FG To Institutionalize Framework To Protect Made-in-Nigeria Products

FG To Institutionalize Framework To Protect Made-in-Nigeria Products

Ladi Patrick-Okwoli

The Federal Government has reiterated its readiness to partner with the private sector and development partners in the creation of legal and institutional frameworks on Made-in-Nigeria products to boost export.

The Minister of Industry, Trade and Investment, Otunba Adeniyi Adebayo, who stated this while declaring open the EU Nigeria Geographical Indication Conference yesterday in Abuja, noted that agri-food and drink products with names that are protected by the European Union, EU, as geographical indications represent a sales value of about €75 billion.

Adebayo said his ministry is committed to ensuring that Nigeria exports more finished goods and this conference will go a long way in helping Nigeria establish an enabling environment for the growth and expansion of our national GI products.

According to him, “Today is an important step in ensuring that we have all the legal rights needed to preserve the benefits of our cultural capital for the people of our region.

”Nigeria is at the forefront of sharing Africa’s rich heritage with the world. As Nollywood and the music industry amplify our culture internationally, the demand for Nigerian products is rapidly increasing.

“I would like to commend the European Union and European Union Intellectual Property Office, EUIPO, in particular, for funding the Intellectual Property Rights and Innovation in Africa, AfriPI, project.

“The AfriPI Project has gone a long way in supporting African companies, creators and inventors to generate value from their intellectual property.

“These range from the popular Ijebu garri to Nsukka Yellow Pepper, Sokoto Red Skin Goat and the famous Yauri Onions. Unfortunately, poor knowledge of geographical indications and the absence of a specific legal framework have rendered our unique products more vulnerable to misappropriation. Nigeria has a strategic ambition to position itself as a major supply chain partner to key off-taker nations”.

He said geographical indications will play a major role in helping Nigerian producers generate greater value for their products.

“Currently over one fifth of this amount is generated by exports that originate outside the EU. This presents a huge opportunity for indigenous exporters who can capitalize on improved product reputation and the willingness of consumers to pay a premium for authentic products.

”Many potential Gls originate from rural areas that are challenged by extreme poverty and socio-economic issues.

“Geographical indications provide opportunities for some of Nigeria’s most impoverished areas to participate in the exportation of non-oil products, earn fair compensation and drive the much needed development. Once you are registered, everyone around the world will know that you come from a specific region in Nigeria.

”My ministry is working with private sector operators with a view to promote made-in-Nigeria products abroad so within the next few weeks, a major campaign will start to encourage Nigerians to patronize local products”.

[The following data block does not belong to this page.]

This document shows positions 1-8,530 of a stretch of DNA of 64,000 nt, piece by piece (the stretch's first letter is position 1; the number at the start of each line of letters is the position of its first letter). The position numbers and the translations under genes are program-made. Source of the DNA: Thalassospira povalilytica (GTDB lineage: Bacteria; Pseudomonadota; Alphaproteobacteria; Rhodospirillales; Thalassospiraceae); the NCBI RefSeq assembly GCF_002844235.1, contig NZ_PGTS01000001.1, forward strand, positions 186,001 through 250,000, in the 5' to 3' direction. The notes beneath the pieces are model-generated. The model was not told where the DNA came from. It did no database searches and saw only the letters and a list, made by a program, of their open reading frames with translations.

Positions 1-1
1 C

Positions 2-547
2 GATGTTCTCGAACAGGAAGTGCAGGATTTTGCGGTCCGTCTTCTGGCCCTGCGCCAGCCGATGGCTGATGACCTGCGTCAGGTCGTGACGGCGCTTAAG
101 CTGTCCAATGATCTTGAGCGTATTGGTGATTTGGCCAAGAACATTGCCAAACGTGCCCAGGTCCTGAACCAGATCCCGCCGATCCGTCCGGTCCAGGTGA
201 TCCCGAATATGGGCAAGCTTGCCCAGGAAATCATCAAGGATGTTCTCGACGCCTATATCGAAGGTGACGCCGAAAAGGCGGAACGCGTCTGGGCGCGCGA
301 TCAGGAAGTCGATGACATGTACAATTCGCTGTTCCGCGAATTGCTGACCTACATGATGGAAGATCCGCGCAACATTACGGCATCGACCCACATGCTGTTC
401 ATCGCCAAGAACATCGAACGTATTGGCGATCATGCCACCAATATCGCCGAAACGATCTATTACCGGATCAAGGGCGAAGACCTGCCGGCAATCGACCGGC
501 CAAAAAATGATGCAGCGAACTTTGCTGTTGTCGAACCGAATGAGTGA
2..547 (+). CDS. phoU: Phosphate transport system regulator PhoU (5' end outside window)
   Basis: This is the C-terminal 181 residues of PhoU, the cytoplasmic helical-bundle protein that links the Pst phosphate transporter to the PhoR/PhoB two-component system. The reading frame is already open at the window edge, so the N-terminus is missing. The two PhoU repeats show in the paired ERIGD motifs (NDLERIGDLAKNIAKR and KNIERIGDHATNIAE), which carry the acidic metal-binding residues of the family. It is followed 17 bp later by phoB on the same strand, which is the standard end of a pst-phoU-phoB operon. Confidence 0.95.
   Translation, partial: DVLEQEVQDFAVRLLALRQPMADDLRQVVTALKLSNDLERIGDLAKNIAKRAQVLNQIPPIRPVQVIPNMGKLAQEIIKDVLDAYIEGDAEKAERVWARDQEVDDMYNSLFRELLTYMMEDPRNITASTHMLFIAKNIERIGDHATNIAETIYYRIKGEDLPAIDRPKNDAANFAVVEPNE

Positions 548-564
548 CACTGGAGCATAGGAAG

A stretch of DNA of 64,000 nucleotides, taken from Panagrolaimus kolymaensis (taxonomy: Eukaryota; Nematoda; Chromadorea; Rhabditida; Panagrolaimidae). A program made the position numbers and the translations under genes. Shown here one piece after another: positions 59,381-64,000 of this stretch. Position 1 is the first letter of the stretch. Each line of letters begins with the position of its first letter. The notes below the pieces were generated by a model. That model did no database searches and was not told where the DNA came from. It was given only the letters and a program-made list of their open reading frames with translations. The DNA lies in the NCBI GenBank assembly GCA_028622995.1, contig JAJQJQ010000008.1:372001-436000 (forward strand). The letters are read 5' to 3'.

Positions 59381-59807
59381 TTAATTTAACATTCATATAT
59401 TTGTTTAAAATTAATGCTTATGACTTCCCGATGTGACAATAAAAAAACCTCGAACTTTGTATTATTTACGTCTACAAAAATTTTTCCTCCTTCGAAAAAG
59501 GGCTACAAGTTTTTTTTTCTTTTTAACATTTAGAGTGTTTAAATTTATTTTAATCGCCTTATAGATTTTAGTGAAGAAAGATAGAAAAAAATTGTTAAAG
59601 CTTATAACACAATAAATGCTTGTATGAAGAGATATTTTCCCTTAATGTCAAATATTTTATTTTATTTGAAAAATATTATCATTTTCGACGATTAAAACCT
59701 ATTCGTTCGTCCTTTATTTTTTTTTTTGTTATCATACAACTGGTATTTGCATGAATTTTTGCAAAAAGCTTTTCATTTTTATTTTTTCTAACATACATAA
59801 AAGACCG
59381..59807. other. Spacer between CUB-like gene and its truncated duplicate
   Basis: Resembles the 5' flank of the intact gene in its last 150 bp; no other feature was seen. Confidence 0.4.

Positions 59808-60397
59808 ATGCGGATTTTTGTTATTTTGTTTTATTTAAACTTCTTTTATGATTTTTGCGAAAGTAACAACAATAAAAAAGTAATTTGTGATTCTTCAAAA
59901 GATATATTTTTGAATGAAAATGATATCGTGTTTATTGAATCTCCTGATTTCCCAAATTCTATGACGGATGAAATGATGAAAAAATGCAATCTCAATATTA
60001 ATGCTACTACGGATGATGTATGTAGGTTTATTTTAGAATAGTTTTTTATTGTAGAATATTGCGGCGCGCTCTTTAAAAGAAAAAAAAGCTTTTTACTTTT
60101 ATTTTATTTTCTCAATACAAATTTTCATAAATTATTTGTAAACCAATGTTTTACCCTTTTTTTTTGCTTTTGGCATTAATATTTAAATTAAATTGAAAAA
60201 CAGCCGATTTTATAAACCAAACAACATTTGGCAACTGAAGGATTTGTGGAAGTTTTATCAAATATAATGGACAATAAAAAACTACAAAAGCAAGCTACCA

To achieve this, the minister said his ministry is partnering with major supermarkets across the country to ensure that they create space in their stores where made-in-Nigeria products will be displayed.

Speaking on the legal framework that would be drafted, the minister said the federal government is partnering with World Intellectual Property Organization to achieve this.

Geographical Indication, even though relatively new in Nigeria, has been in operation in most developed world . It is the hope for the common man to be able to promote his or her products at the global market.

On his part, the National Coordinator of the Nigerian Technical Working group on Geographical Indication, Dr. Sand Mba Kalu said The Federal Government is committed to ensuring that Nigeria exports more finished goods and this conference will go a long way in helping Nigeria establish an enabling environment for the growth and expansion of our national GI products” Adebayo stated.

Also speaking, the Director General for Agriculture and Rural Development for the European Commission, john Clarke said Agriculture has huge potentials for export in Nigeria.

He reaffirmed that with a proper framework for farmers, the country’s economy will grow rapidly due to abundant agriculture unique varieties that  will be exported.

The Head of European Union Intellectual Property, Ignacio Medrano noted that we have important and specific product with quality in Nigeria.

Every product under geographical indication has a stamp of origin on it to ensure that they are not lost to other countries.

For example, we have seen in Cambodia what geographical indication can do. It puts money back to the people that own the products which means their products are protected.

“In other countries, geographical indication is supported by government to ensure that farmers produce and process their products to meet standard. This is where government has to come in through the legal framework to support farmers so that they can get value for their products”.

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